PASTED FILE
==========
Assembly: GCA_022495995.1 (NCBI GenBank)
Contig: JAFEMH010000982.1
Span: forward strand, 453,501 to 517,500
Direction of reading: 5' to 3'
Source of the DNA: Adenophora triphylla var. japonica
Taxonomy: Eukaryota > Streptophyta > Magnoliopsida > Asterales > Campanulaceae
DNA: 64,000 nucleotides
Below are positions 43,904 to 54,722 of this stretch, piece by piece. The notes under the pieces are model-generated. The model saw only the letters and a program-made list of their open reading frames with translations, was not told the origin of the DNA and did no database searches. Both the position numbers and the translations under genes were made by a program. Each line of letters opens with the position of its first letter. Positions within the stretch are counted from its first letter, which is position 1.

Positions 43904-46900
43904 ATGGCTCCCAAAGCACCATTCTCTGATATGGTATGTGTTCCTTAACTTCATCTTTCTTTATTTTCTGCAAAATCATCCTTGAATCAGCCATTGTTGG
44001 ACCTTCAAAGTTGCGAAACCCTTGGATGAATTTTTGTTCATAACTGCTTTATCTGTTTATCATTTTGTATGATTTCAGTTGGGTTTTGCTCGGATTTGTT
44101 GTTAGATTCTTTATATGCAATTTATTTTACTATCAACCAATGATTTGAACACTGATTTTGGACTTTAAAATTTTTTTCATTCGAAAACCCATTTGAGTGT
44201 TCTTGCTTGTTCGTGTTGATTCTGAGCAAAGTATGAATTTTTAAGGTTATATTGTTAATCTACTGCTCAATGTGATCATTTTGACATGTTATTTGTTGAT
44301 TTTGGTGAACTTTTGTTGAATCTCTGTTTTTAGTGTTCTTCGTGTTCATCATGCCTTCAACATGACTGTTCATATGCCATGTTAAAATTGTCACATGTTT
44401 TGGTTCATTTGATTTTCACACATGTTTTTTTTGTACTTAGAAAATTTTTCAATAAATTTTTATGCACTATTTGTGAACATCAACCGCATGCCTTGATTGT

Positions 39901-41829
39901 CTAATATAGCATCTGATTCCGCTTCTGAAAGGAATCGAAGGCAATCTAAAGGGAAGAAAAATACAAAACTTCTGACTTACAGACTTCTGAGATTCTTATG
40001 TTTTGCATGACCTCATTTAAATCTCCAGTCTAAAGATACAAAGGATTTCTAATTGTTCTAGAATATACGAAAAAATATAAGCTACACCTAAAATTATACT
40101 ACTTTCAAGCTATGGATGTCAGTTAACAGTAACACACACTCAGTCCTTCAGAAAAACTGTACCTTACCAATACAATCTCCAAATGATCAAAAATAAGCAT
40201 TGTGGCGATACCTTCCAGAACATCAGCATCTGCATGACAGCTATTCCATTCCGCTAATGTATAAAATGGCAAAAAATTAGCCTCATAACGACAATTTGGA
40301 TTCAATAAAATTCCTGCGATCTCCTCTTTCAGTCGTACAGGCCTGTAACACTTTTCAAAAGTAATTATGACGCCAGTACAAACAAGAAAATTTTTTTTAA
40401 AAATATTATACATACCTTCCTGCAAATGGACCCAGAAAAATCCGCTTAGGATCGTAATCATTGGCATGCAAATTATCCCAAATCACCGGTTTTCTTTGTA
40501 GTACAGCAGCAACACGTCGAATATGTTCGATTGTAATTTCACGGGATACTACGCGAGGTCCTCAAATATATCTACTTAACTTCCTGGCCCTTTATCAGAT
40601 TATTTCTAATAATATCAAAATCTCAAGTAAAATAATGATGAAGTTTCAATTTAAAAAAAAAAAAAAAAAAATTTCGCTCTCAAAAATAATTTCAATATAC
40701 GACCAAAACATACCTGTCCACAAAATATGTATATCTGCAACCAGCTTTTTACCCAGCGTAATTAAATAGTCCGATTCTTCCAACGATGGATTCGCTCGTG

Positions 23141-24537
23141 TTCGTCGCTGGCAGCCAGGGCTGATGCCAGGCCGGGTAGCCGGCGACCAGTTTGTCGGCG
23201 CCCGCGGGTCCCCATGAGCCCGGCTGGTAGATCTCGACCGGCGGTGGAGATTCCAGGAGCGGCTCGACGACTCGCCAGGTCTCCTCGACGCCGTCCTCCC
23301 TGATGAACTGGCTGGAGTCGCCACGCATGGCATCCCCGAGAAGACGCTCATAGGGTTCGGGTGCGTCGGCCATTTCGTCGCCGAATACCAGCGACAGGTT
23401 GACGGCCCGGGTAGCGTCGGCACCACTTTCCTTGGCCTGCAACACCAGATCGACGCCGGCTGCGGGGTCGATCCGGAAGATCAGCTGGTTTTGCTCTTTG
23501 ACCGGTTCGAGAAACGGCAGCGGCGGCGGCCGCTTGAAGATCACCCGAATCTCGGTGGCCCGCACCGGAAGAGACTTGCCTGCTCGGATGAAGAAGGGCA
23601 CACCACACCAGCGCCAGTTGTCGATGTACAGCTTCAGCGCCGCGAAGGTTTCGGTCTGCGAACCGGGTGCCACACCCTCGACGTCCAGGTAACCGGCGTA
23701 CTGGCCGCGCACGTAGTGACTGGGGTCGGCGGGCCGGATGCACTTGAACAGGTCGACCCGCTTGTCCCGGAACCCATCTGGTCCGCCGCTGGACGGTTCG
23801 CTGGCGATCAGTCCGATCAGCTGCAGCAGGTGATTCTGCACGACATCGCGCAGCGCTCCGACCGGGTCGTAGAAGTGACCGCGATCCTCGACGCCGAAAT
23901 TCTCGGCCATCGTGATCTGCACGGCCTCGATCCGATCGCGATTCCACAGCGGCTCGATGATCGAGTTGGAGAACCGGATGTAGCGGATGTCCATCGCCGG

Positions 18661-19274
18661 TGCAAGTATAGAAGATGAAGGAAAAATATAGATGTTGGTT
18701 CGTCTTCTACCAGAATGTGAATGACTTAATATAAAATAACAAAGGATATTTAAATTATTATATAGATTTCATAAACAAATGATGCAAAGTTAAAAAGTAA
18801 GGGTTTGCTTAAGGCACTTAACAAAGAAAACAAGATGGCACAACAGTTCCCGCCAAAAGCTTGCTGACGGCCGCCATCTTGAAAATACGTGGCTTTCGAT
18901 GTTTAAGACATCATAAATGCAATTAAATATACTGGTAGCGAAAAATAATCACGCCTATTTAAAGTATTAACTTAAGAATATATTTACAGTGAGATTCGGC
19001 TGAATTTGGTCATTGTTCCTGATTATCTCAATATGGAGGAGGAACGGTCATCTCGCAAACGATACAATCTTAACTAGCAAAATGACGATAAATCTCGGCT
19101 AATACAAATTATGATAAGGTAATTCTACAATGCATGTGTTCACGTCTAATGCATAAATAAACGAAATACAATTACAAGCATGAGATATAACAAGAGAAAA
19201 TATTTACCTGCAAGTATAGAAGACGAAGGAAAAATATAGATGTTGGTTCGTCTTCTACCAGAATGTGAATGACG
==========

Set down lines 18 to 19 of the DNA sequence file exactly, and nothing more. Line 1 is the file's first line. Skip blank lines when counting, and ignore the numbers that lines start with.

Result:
40001 TTTTGCATGACCTCATTTAAATCTCCAGTCTAAAGATACAAAGGATTTCTAATTGTTCTAGAATATACGAAAAAATATAAGCTACACCTAAAATTATACT
40101 ACTTTCAAGCTATGGATGTCAGTTAACAGTAACACACACTCAGTCCTTCAGAAAAACTGTACCTTACCAATACAATCTCCAAATGATCAAAAATAAGCAT